Malware protection designed to prevent another WannaCry highlighted security flaw in Huawei MateBook device manager, claims Microsoft
Security researchers at Microsoft have unearthed what they claim is a security flaw in Huawei’s device manager driver for its MateBook line of high end laptops.
The flaw, they claim, could enable attackers to undermine the security of the Windows Kernel and create processes with superuser privileges.
Microsoft claims that it discovered the flaw via Windows Defender Advanced Threat Protection (ATP) kernel sensors. These sensors were included in Windows version 1809 (October 2018 Update) and helped researchers detect the flaw in Huawei’s device manager.
Microsoft developed the sensors in response to the WannaCry ransomware, which infected more than 200,000 Windows PCs worldwide in May 2017.
According to Microsoft, its developers designed the kernel sensors specifically to detect malware like DoublePulsar, a backdoor implant developed by US National Security Agency (NSA) to run in kernel mode. The code of DoublePulsar was leaked by The Shadow Brokers in 2017 and can therefore be deployed by any malicious actor.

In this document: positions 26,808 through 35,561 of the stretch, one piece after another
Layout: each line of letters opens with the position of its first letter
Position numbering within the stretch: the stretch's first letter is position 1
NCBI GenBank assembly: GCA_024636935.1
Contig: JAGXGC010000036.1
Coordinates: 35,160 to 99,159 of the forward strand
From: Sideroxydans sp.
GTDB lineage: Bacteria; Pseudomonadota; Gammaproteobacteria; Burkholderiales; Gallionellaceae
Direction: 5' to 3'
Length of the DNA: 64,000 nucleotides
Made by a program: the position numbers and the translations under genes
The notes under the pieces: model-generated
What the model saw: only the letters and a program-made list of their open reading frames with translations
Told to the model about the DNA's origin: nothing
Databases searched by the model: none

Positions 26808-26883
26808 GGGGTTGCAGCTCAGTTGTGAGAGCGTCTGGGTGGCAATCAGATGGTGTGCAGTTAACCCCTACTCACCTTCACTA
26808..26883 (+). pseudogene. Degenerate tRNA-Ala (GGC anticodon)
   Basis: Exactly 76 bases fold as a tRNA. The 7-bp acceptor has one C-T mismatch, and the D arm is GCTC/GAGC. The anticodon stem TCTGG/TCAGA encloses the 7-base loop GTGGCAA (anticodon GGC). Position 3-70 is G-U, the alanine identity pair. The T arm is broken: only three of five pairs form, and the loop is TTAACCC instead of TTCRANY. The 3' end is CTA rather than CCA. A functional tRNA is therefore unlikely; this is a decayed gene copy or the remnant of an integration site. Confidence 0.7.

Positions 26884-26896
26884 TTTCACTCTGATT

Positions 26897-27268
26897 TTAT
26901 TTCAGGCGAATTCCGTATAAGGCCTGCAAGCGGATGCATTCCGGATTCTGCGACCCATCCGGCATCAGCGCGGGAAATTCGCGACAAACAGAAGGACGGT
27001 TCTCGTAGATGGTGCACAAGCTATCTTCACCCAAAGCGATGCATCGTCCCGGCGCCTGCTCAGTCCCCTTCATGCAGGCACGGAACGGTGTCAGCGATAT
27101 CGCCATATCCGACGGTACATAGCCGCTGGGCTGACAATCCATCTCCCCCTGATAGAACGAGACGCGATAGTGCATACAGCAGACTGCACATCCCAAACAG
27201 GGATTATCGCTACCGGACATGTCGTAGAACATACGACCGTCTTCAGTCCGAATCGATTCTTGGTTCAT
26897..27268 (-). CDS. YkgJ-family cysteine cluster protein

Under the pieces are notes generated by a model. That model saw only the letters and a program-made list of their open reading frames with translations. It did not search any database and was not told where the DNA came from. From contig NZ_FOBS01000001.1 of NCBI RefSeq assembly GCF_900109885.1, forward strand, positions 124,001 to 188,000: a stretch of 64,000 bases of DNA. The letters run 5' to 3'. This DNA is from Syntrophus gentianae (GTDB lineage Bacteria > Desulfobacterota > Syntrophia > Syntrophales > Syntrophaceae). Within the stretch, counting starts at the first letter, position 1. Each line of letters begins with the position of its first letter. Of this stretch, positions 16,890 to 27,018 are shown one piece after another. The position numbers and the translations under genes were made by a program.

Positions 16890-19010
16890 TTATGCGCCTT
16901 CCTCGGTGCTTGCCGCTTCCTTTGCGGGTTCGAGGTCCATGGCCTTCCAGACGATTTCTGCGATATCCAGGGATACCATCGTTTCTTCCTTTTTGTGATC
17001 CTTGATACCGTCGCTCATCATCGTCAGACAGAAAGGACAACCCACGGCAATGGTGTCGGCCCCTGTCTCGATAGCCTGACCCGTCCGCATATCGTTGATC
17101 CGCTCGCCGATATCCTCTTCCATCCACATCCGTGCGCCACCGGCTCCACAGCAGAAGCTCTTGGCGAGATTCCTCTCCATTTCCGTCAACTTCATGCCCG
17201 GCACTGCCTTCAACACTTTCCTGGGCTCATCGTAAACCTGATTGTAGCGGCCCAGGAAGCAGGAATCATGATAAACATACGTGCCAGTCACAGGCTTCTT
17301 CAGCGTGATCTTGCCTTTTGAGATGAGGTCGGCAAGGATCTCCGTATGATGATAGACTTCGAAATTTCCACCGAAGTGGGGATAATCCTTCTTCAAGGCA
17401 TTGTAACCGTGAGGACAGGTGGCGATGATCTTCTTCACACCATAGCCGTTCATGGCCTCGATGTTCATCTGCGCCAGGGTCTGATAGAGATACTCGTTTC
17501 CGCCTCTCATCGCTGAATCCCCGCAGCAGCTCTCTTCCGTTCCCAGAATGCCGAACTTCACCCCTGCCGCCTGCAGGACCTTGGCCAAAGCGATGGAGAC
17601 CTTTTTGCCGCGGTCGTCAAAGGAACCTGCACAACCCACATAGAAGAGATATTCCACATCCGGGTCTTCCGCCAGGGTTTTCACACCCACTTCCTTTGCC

The WannaCry ransomware used the DoublePulsar backdoor to inject its malicious programme into the user space.
Microsoft-designed kernel sensors can sniff malicious code running in the kernel and also detect user-space asynchronous procedure call code being injected from the kernel.
According to Microsoft, Huawei’s PCManager triggered Defender ATP alerts on multiple devices running Windows 10.
ATP alert prompted Microsoft to launch an investigation, which revealed that it was a Huawei-written component that was injecting and running code in a user process.
“We traced the anomalous behaviour to a device management driver developed by Huawei,” Microsoft revealed.
While probing the Huawei flaw, Microsoft also found a second vulnerability, which could be used for local privilege escalation. This flaw enables attackers to read/write to memory after executing malicious code.
According to Huawei, the patches for both flaws have been available since January. The company also advises users to update PCManager to latest version – 18.104.22.168 in China and 22.214.171.124 in other countries.
Microsoft further revealed that Windows 10 users running Windows Defender ATP were already protected against any exploits taking advantage of the security flaw even before Huawei released the patches.
The company also claims that its Windows Defender ATP security service for enterprise customers will be able to discover similar flaws in future and alert customers before attackers exploit them to cause any harm.